Electronic Health Record Logs Indicate That Physicians Split Time Evenly Between Seeing Patients And Desktop Medicine + Author Affiliations ↵*Corresponding author Time spent by physicians is a key resource in health care delivery. This study used data captured by the access time stamp functionality of an electronic health record (EHR) to examine physician work effort. This is a potentially powerful, yet unobtrusive, way to study physicians’ use of time. We used data on physicians’ time allocation patterns captured by over thirty-one million EHR transactions in the period 2011–14 recorded by 471 primary care physicians, who collectively worked on 765,129 patients’ EHRs.
Climate change threats to family farmers' sense of place and mental wellbeing: A case study from the Western Australian Wheatbelt Highlights Sense of place is a significant driver of farmers' mental health and wellbeing. Weather influences farmers' emotional and psychological states. Climate change-related mental health risks cumulate over time. A place-based approach may limit climate change mental health risks to farmers. Abstract Shared decision making in patients with low risk chest pain: prospective randomized pragmatic trial Erik P Hess, associate professor1 2 3, Judd E Hollander, professor4, Jason T Schaffer, assistant professor5, Jeffrey A Kline, professor5, Carlos A Torres6, Deborah B Diercks, professor7, Russell Jones, assistant professor8, Kelly P Owen, assistant professor8, Zachary F Meisel, assistant professor9, Michel Demers, patient adviser10, Annie Leblanc, research collaborator and caregiver adviser2 11, Nilay D Shah, associate professor11, Jonathan Inselman, statistical programmer analyst3, Jeph Herrin, biostatistician13, Ana Castaneda-Guarderas, resident1 2 14, Victor M Montori, professor2 15Author affiliationsCorrespondence to: E P Hess email@example.comAccepted 3 November 2016 Abstract Objective To compare the effectiveness of shared decision making with usual care in choice of admission for observation and further cardiac testing or for referral for outpatient evaluation in patients with possible acute coronary syndrome. Design Multicenter pragmatic parallel randomized controlled trial.
Myths in Emergency Medicine: Still Prescribing Oseltamivir? : Emergency Medicine News Let's start this one at the end: Oseltamivir, better known as Tamiflu to everyone else on the planet, is a dud of a drug. There is plenty more to discuss on the subject, but these are the highlights, courtesy of a truly remarkable and headline-making Cochrane review by Tom Jefferson, MD, and colleagues: * It does not decrease hospitalizations in patients with influenza. * It does not decrease complications of influenza. * It makes patients vomit. (NNTH=22 in adults, 19 in kids.) Hanafuda Hanafuda (花札?) are playing cards of Japanese origin that are used to play a number of games. The name literally translates as "flower cards." The name also refers to games played with those cards. History
When Evidence Says No, But Doctors Say Yes First, listen to the story with the happy ending: At 61, the executive was in excellent health. His blood pressure was a bit high, but everything else looked good, and he exercised regularly. Then he had a scare. He went for a brisk post-lunch walk on a cool winter day, and his chest began to hurt. Back inside his office, he sat down, and the pain disappeared as quickly as it had come. That night, he thought more about it: middle-aged man, high blood pressure, stressful job, chest discomfort. Section 3: Place and Identity - The People, Place, and Space Reader Likewise, geographer Kay J. Anderson describes how race and class privilege infused the social production of space in late 19th-century Vancouver, Canada. Anderson’s work examines the variety of material and social practices through which both racialized space and constructed notions of racialized difference were produced and naturalized. Her research looks at how “Chinatowns” were fabricated in many cities by white Europeans and Anglo- Americans in the 19th century.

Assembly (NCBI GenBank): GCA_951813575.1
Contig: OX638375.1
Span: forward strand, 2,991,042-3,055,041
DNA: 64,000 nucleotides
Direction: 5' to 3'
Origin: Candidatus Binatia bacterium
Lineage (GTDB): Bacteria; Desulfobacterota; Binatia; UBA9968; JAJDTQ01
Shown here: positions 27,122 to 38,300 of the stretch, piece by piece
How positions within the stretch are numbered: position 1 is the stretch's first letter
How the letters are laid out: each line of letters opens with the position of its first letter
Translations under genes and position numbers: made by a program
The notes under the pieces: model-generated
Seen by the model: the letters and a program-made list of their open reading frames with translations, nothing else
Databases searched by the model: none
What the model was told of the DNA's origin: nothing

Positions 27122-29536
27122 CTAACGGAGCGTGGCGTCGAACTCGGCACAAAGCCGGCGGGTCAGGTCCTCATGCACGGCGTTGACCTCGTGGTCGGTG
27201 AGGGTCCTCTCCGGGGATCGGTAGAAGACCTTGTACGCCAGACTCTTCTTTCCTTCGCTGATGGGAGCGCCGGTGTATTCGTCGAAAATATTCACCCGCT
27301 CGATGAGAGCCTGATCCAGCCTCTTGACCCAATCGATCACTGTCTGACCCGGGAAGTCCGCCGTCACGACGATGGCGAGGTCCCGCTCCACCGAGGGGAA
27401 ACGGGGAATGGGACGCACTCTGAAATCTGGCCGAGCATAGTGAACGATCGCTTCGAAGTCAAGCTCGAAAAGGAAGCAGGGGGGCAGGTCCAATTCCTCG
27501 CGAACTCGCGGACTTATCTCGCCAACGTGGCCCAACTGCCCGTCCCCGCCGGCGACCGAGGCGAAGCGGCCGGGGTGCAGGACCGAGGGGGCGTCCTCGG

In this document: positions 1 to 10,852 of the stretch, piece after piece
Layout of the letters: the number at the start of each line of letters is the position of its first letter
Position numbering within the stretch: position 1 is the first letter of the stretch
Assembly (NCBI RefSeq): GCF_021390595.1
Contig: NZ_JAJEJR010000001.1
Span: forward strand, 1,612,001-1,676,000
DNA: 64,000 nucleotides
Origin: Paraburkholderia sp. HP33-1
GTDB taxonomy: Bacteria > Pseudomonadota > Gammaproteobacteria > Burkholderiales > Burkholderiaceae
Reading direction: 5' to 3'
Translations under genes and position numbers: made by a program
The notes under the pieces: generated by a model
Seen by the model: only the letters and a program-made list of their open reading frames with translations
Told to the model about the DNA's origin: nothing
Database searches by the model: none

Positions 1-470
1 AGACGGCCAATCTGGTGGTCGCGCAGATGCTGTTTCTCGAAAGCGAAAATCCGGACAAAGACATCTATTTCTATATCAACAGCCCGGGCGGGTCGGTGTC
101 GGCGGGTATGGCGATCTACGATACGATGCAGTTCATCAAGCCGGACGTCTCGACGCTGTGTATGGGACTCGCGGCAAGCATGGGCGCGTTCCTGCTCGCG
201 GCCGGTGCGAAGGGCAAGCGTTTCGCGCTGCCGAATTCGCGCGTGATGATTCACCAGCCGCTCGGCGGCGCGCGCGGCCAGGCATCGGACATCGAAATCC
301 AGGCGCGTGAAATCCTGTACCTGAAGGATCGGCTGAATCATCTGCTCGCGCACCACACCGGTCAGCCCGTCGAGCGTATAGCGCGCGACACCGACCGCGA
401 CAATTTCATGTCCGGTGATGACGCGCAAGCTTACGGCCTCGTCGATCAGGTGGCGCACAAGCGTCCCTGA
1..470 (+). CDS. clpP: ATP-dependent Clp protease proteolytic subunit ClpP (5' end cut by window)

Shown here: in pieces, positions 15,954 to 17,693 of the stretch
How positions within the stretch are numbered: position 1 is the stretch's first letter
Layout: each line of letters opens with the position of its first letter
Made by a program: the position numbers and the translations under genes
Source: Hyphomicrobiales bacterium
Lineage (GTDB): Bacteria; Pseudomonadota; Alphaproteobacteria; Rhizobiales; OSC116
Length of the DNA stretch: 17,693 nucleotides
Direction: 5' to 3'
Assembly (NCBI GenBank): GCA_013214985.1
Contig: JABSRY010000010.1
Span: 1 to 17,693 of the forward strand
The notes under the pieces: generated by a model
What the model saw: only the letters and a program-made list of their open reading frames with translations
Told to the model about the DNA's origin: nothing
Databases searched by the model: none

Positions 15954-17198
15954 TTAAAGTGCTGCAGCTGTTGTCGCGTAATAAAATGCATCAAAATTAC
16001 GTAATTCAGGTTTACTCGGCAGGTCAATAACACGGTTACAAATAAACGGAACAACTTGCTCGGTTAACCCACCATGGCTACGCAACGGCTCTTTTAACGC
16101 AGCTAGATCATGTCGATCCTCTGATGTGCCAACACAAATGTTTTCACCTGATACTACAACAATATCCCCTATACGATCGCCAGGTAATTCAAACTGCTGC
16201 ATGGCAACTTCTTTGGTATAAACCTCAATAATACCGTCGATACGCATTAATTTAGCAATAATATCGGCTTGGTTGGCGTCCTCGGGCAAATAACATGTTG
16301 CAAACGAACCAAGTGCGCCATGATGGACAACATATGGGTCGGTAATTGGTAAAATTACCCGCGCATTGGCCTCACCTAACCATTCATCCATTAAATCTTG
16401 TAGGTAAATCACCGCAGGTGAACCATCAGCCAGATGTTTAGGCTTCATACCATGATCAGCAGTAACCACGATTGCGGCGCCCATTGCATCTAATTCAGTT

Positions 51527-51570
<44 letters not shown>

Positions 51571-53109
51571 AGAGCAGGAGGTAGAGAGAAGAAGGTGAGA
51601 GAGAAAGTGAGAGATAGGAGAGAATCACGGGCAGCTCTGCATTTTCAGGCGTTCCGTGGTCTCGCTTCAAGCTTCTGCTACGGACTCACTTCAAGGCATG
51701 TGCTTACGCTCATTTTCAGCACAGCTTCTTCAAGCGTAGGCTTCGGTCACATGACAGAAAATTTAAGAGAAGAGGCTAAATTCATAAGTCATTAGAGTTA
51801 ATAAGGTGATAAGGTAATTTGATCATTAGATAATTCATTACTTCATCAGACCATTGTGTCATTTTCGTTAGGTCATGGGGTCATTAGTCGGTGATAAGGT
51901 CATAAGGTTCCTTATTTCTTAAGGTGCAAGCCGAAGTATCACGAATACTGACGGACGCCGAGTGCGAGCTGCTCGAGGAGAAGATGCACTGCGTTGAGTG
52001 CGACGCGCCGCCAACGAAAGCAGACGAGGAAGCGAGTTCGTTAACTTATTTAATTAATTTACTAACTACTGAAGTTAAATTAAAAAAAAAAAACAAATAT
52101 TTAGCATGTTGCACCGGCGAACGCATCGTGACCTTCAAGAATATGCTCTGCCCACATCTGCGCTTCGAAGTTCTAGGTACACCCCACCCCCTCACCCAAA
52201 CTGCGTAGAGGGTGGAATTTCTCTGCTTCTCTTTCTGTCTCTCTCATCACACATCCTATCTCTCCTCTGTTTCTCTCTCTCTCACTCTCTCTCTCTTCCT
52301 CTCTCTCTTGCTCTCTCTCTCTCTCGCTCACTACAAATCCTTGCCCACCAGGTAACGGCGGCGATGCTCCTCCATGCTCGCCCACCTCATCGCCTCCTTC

Comparing Traditional and Participatory Dissemination of a Shared Decision Making Intervention Project Information Principal Investigator Hazel Tapp, PhD, BSc Project End Date Click Here! Includes the Research Project Period and may be subject to modification to allow other research-related activities such as peer review. Rethinking cellulitis From the February ACP Hospitalist, copyright © 2017 by the American College of Physicians By Amy Karon Busy hospitalists and emergency department physicians frequently diagnose their patients with cellulitis. But they are often mistaken, research shows. The Amish understand a crucial thing about modern medicine that most Americans don’t — Quartz The Allegheny Plateau, sprawling across northern Pennsylvania and beyond, is an ecosystem of forested hills, with land that supports black bears, bald eagles and wandering turkeys, as well as a patchwork of wild herbs: burdock, jewelweed, chamomile and sheep sorrel. Cellphone reception is spotty and gas stations are few and far between. Tucked away among the streams branching from the Cowanesque river is a cluster of small white and tan buildings, including the office of John Keim, an Amish elder and community healer. In the 1980s, Keim’s young son was scalded by a pot of boiling water, burning off his skin from collarbone to waist.